One device for storing biological heart valves employs a freeze indicator on the outside of a polystyrene foam container that contains a jar for holding the valve. Another biological heart valve has a freeze indicator within an outer carton but outside of a two piece polystyrene foam container that encloses a valve jar. Still another device utilizes an oversized polystyrene foam container housing an inner carton. Where the temperature indicator is outside of the insulated container, the unprotected indicator could be prematurely tripped by temperatures occurring at the outside of the container, even though the biological material, within the container, is protected from the temperature extremes and thus never subjected to the undesirable environment. A signal tripped in this manner results in unwarranted rejection of undamaged biological material. In another commercially available container, a temperature indicator is located inside the insulated container but the insulated container must be opened to view the indicator, requiring time-consuming unwrapping and rewrapping of the valve and risking damage during such handling.
 Therefore, there is a need for a package that allows protection of biological materials with a temperature sensor which is viewable and readable without opening the package and which indicates temperature extremes within the package compartment in which the biological material or a container for the biological material is stored.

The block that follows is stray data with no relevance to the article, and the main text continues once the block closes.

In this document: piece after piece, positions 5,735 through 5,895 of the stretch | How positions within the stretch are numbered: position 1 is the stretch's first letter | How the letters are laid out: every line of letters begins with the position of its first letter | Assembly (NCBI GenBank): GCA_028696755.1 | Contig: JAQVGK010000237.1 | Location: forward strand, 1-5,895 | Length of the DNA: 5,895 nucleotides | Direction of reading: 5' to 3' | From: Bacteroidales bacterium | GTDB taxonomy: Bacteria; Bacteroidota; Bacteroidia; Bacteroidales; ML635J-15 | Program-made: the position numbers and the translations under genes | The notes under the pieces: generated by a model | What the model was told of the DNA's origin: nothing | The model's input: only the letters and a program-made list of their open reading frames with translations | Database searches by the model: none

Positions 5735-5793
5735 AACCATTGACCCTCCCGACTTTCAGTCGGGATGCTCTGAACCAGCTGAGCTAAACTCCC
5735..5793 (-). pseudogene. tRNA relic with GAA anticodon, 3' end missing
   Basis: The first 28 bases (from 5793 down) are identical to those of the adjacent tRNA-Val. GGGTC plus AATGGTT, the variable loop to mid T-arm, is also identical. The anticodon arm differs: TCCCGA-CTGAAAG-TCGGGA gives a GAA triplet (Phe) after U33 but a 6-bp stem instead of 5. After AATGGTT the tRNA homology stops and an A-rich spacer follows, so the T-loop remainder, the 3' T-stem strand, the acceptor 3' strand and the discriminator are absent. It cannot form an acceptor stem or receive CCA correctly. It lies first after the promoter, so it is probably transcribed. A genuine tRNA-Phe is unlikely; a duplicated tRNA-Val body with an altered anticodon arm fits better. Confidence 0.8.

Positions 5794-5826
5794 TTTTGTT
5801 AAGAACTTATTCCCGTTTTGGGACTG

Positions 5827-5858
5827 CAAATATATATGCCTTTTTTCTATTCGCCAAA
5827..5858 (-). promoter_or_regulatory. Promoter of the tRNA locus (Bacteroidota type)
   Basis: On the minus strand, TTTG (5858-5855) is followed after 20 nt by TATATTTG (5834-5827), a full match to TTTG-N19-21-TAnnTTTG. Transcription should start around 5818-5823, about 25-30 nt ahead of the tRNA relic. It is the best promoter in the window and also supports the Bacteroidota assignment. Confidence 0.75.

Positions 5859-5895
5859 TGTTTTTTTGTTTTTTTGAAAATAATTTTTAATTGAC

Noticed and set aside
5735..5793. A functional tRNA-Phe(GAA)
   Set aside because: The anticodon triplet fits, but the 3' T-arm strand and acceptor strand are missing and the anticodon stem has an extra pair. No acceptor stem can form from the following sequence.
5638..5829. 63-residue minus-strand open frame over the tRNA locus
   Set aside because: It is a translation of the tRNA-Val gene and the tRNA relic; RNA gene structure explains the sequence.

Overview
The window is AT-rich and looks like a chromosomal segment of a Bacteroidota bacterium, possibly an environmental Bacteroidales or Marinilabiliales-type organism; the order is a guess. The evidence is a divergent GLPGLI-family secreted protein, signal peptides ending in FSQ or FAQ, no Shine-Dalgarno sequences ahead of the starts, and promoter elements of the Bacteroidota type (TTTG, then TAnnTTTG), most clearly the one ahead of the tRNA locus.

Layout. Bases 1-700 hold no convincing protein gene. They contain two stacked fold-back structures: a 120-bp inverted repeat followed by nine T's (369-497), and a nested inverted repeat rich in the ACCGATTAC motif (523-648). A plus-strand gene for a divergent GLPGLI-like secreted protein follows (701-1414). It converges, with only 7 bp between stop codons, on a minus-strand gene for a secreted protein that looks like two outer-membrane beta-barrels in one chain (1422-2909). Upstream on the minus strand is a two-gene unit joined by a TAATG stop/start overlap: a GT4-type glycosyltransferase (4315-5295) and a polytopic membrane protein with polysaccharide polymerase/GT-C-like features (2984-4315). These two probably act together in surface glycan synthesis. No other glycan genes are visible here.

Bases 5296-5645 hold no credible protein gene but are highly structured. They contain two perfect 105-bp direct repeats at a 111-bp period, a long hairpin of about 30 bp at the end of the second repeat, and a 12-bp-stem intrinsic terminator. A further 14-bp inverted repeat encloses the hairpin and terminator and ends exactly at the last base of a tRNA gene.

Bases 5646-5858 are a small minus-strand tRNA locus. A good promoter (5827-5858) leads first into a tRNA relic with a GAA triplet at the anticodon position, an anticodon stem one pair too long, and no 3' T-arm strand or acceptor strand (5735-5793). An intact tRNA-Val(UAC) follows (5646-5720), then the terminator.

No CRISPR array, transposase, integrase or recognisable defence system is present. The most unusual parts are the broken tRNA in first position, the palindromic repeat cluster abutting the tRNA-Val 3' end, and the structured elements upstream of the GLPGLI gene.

The present invention provides a biological material package comprised of an enclosed compartment and a temperature sensor capable of sensing temperature extremes within the enclosed compartment. The temperature sensor is capable of providing a visual indication of a temperature extreme occurring within the enclosed compartment. The indication of the temperature extreme is visible from outside of the enclosed compartment, without opening the enclosed compartment.
 An important advantage of the package is that a distributor in a warehouse, medical personnel in a hospital, or any other person desiring to verify the integrity of the device can, during shipment or storage, easily check the temperature sensor without compromising the integrity of the enclosed package. The placement of the temperature sensor minimizes the risk of prematurely tripping the temperature sensor. The package may also be designed to insulate the enclosed compartment to reduce the possibility of exposing the biological material itself to temperature extremes.
 In another embodiment, the invention comprises a combination medical device and package comprising a closed compartment having a temperature sensor capable of sensing temperature extremes in the compartment. The sensor provides a signal visible from outside the compartment.
FIG. 1 is a cross-sectional side view illustrating an embodiment of a biological product package according to an embodiment of the invention.